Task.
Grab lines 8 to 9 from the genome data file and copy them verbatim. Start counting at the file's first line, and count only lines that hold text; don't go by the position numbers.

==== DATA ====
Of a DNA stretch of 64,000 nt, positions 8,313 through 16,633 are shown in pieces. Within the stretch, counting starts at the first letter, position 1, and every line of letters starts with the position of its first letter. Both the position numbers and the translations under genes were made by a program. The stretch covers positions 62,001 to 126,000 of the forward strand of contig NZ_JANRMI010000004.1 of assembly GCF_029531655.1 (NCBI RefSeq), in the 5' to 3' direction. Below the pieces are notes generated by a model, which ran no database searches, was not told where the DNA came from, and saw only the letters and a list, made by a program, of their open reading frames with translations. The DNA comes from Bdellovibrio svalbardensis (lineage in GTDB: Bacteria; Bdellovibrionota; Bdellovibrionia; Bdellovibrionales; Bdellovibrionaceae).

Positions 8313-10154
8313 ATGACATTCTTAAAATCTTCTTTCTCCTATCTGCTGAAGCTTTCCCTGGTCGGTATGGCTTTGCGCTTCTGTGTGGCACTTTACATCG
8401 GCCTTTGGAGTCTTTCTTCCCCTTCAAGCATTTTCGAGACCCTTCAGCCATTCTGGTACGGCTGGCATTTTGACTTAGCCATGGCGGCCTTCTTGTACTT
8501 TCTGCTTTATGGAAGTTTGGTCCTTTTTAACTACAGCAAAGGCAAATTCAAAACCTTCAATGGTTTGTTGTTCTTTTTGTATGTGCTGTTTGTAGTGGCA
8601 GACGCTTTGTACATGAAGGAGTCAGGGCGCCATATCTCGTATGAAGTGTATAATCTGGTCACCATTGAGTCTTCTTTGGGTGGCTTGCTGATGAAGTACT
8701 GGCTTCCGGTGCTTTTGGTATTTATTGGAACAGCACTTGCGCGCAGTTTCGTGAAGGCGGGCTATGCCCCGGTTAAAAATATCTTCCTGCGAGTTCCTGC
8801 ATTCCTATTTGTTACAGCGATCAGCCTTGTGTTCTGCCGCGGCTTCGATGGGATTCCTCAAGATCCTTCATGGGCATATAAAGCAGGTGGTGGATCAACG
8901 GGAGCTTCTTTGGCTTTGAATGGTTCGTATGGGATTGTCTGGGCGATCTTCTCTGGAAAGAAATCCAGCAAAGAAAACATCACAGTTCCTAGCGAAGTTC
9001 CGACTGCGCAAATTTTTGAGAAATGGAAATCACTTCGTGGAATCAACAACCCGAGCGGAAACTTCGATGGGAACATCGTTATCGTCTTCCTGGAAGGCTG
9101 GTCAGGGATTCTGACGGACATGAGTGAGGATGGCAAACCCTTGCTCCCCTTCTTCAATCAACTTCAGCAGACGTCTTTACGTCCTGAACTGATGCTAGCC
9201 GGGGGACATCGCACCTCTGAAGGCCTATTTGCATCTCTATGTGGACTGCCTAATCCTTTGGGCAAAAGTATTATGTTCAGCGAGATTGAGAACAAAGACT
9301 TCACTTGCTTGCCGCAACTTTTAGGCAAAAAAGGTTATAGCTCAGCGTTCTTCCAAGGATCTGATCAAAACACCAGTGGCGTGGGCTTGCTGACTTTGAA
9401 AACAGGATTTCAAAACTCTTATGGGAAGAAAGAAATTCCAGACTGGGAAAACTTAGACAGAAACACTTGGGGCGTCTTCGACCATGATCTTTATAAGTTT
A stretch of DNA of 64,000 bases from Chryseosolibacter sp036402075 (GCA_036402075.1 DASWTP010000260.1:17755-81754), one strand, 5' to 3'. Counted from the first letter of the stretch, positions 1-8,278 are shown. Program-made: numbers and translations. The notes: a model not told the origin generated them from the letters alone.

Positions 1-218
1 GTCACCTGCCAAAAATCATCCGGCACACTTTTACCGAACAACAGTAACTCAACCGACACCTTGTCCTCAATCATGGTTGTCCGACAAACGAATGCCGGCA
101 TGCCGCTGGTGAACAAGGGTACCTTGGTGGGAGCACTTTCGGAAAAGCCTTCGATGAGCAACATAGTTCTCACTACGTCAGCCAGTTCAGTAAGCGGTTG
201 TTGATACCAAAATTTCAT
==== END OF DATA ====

8801 ATTCCTATTTGTTACAGCGATCAGCCTTGTGTTCTGCCGCGGCTTCGATGGGATTCCTCAAGATCCTTCATGGGCATATAAAGCAGGTGGTGGATCAACG
8901 GGAGCTTCTTTGGCTTTGAATGGTTCGTATGGGATTGTCTGGGCGATCTTCTCTGGAAAGAAATCCAGCAAAGAAAACATCACAGTTCCTAGCGAAGTTC